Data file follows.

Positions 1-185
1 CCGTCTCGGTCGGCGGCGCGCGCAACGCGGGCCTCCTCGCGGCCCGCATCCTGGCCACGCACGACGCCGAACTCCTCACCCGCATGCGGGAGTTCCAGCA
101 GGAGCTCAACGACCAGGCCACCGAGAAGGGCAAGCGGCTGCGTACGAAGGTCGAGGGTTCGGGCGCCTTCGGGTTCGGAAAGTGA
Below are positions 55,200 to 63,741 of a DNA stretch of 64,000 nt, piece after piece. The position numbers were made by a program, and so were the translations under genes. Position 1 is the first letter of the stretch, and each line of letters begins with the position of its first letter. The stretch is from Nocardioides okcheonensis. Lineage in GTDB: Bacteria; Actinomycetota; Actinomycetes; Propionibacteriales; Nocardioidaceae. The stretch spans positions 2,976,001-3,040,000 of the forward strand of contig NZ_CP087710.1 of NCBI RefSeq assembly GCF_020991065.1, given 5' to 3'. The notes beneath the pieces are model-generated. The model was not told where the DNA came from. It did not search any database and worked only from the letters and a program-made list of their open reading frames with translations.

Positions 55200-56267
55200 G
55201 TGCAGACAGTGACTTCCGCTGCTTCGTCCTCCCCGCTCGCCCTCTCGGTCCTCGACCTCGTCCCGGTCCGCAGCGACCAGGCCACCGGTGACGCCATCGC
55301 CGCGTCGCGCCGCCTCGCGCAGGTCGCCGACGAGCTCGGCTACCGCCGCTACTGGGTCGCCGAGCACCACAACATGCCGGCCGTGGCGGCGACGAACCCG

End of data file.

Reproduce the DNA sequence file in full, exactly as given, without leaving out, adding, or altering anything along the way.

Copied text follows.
Positions 1-185
1 CCGTCTCGGTCGGCGGCGCGCGCAACGCGGGCCTCCTCGCGGCCCGCATCCTGGCCACGCACGACGCCGAACTCCTCACCCGCATGCGGGAGTTCCAGCA
101 GGAGCTCAACGACCAGGCCACCGAGAAGGGCAAGCGGCTGCGTACGAAGGTCGAGGGTTCGGGCGCCTTCGGGTTCGGAAAGTGA
Below are positions 55,200 to 63,741 of a DNA stretch of 64,000 nt, piece after piece. The position numbers were made by a program, and so were the translations under genes. Position 1 is the first letter of the stretch, and each line of letters begins with the position of its first letter. The stretch is from Nocardioides okcheonensis. Lineage in GTDB: Bacteria; Actinomycetota; Actinomycetes; Propionibacteriales; Nocardioidaceae. The stretch spans positions 2,976,001-3,040,000 of the forward strand of contig NZ_CP087710.1 of NCBI RefSeq assembly GCF_020991065.1, given 5' to 3'. The notes beneath the pieces are model-generated. The model was not told where the DNA came from. It did not search any database and worked only from the letters and a program-made list of their open reading frames with translations.

Positions 55200-56267
55200 G
55201 TGCAGACAGTGACTTCCGCTGCTTCGTCCTCCCCGCTCGCCCTCTCGGTCCTCGACCTCGTCCCGGTCCGCAGCGACCAGGCCACCGGTGACGCCATCGC
55301 CGCGTCGCGCCGCCTCGCGCAGGTCGCCGACGAGCTCGGCTACCGCCGCTACTGGGTCGCCGAGCACCACAACATGCCGGCCGTGGCGGCGACGAACCCG